ake your time but hurry up, reads a sign that sits on front counter of the Hunt Country Store. Across the road Foxfield Race Track rests peacefully. Twice a year, University of Virginia students attend the races there, a collegiate crowd bacchanal that eventually leaves turkey vultures to peck at the remains of fried chicken and the sticky, leftover wine coolers.
I’m in Albermarle County, Virginia, near Charlottesville. My new job is my old job, at the same country store I left behind when I headed for Brooklyn, which a month later is also behind me — at least until school starts in late summer.
Hunt Country is located between roads with colorful rural names — Free Union and Garth. It’s a landmark that bridges town and country both in terms of geography and characters. From the store, you can push into town, population 43,000, or head towards Sugar Hollow to take a sweaty hike or dip in the watering hole, or both. Go further, toward Ivy or Crozet, and the view of the Blue Ridge is handsome.
The store faces William Faulkner’s old home, the place he lived when he was a writer-in-residence at the University of Virginia in the late 1950s. A foxhunt-lover with an aristocratic streak, Faulkner loved upscale country life and riding, which ended up killing him. He broke his collarbone in a fall here in 1959 and kept on falling. Three years later he was dead.
When my mother came back from Argentina as a girl, she lived in Faulkner’s house — until my polo-playing, diplomat grandfather purchased Twin Orchards, a farm that would become home to several winning race-horses and three dogs, Shoe, Cooter, and Gretchen. Shoe loved shoes and Gretchen loved fireworks. Cooter was content with dog food.
Today, Twin Orchards belongs to a successful New York City developer who turned my old room, “the spool room,” into a spa. We now live in new house facing a mountain after a two-year rental stint at Mouse Hill. Yes, Mouse Hill.
There’s no mistaking my summer quarters for urban streets. The store itself is a Jeffersonian utopia that entertains, “yeoman” farmers, construction workers, and a fair share of waspy tennis wives who have mastered the backhand but not the backburner. There are also occasional out-of-towners, most either lost or hungry.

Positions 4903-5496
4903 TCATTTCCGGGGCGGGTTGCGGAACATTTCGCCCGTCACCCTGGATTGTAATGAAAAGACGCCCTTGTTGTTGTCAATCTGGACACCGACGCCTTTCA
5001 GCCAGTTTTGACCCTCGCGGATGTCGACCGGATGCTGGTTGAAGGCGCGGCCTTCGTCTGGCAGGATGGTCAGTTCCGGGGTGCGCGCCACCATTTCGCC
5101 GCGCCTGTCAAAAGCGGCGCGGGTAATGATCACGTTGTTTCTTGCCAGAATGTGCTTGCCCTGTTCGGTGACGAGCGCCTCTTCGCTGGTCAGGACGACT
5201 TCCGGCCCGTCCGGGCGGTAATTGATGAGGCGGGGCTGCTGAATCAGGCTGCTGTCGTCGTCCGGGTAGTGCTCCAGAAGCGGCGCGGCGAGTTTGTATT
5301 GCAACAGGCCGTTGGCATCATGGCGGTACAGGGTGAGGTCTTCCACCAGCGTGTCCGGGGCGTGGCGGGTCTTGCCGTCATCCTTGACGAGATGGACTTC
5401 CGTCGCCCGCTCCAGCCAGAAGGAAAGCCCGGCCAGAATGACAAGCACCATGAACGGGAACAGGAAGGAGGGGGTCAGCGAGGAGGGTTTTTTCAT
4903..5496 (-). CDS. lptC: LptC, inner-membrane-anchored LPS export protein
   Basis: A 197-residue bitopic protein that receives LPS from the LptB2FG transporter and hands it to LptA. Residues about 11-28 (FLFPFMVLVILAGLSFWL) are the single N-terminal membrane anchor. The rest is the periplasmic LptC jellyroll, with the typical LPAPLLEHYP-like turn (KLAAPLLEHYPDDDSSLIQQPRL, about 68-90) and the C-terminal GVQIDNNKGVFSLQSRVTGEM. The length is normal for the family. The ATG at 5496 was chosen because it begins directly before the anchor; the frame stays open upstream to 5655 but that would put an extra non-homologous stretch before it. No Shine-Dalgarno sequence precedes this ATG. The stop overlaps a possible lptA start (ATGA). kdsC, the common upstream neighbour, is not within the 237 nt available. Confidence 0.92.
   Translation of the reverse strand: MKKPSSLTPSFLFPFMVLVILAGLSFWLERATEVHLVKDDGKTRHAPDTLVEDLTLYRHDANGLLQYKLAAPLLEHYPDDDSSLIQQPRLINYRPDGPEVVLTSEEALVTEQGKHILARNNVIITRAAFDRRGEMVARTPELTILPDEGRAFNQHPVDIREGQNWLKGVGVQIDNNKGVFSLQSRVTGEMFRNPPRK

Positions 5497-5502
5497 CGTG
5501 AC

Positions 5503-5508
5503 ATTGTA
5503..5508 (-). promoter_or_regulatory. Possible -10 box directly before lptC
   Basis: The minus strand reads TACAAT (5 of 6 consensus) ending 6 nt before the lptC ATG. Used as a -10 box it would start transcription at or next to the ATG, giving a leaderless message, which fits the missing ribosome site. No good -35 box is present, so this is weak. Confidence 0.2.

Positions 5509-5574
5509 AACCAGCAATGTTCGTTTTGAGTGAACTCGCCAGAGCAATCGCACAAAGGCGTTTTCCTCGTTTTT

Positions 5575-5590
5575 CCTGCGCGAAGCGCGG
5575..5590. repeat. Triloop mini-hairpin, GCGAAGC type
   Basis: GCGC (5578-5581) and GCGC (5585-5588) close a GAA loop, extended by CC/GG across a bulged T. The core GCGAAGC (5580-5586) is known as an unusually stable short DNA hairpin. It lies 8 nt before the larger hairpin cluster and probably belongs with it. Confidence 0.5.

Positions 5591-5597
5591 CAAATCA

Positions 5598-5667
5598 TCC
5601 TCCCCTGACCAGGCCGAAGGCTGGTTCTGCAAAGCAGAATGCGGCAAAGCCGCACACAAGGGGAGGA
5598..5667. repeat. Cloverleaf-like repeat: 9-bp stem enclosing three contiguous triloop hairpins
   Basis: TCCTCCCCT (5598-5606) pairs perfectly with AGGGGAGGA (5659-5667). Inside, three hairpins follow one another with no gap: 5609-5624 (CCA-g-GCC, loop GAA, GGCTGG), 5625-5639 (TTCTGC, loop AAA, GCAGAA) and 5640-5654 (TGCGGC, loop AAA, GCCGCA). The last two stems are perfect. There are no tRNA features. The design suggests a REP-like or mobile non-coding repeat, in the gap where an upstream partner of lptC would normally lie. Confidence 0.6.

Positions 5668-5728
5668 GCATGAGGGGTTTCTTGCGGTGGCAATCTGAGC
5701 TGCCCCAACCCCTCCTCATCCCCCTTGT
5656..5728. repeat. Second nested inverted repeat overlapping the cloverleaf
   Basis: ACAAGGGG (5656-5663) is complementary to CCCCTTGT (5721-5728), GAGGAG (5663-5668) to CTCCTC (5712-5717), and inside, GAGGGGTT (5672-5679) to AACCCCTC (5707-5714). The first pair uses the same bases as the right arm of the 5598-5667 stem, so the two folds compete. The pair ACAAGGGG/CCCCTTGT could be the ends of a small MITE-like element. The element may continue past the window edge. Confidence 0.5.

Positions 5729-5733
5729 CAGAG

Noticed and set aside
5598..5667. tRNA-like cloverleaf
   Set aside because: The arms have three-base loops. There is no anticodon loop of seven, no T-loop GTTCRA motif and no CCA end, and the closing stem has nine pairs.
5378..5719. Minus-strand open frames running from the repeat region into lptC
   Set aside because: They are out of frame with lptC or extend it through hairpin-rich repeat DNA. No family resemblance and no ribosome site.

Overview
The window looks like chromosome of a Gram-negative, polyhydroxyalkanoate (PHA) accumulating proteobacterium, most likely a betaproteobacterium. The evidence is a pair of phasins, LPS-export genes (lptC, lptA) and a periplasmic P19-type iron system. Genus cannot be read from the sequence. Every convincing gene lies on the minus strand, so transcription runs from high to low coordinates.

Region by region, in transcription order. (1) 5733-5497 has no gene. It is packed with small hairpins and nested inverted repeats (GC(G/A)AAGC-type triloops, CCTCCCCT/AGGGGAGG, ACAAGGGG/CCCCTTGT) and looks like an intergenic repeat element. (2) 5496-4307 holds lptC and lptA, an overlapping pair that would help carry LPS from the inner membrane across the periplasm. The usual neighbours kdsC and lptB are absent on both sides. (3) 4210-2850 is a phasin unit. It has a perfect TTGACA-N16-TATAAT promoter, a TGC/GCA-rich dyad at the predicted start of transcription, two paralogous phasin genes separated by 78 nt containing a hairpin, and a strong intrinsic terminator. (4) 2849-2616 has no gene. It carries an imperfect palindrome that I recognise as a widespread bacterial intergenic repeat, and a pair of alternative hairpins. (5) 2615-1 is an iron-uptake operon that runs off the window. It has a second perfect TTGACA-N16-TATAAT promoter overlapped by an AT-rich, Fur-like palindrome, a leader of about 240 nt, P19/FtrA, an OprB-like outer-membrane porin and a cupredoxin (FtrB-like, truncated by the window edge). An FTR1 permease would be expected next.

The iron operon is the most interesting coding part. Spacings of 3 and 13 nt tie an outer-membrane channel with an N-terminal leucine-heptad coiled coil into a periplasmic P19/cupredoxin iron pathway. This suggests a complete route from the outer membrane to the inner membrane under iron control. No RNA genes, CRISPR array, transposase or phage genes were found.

The staff is eclectic. The owner is a Boston-native and the wife of a local professor. The employees include teenage boys, artists, top-notch equestrian show riders, and working moms. The boys mainly stock the fridge, wash dishes, and mop the floors while the women slice and cook, shuffling between kitchen and cash register.
Though the valley can be lonesome, food helps draws people out, transforming a country store into something more that a place where people buy basic goods, the Webster’s definition. It’s a club in its own right, with a cast of usual suspects that varies depending on the hour.
Early morning brings the egg and sausage biscuit crowd, people who scan the local newspaper and grab a quick cup of coffee. Some of them will do the same at dinner. They also come to gab and stare at my cousins, Katherine and Helen. Youth is a thing of beauty, which the geezers know. When Katherine’s at the register, tips roll in. Helen prefers to cook. Both are artists and mothers.
The Webster’s crowd sticks to the commercial basics, picking up Cheetos, Budweiser, and bubble gum, maintaining the ebb and flow while sandwich orders get made (the vegetarian special is called the “Sly Fox”; there’s also the “Italian Stallion” and pints of macaroni salad).
Widowed veteran Joe comes for a meatloaf dinner or daily java dose wearing a Hampden Sydney hat. He sits near the Coke freezer scanning the paper for new convicts — no one he recognizes, but it’s everyone’s business in the country.
Then there’s Heidi, a diagnosed schizophrenic and one-time friend of my grandfather. She’ll dip in two or three times a day for coffee, sometimes reminding us she used to have a beautiful figure (she’s still elegant) and paying if she’s on her medication. “Heidi is here!” yells my co-worker Savannah, when she zooms into the parking lot in her black Audi station wagon with its Church of England sticker.
There are also construction workers who pull up to the window as if it the store wasn’t a store but a McDonald’s that also stocks Marlboro 100s, not to mentioned frantic wealthy moms who want to know if we have gluten-free bread, no, and if the soup is dairy free, it’s not.
If there’s a lesson you learn from watching people eat and buy, it’s that everyone has needs, and that theirs own always come first, which can make city and country alike.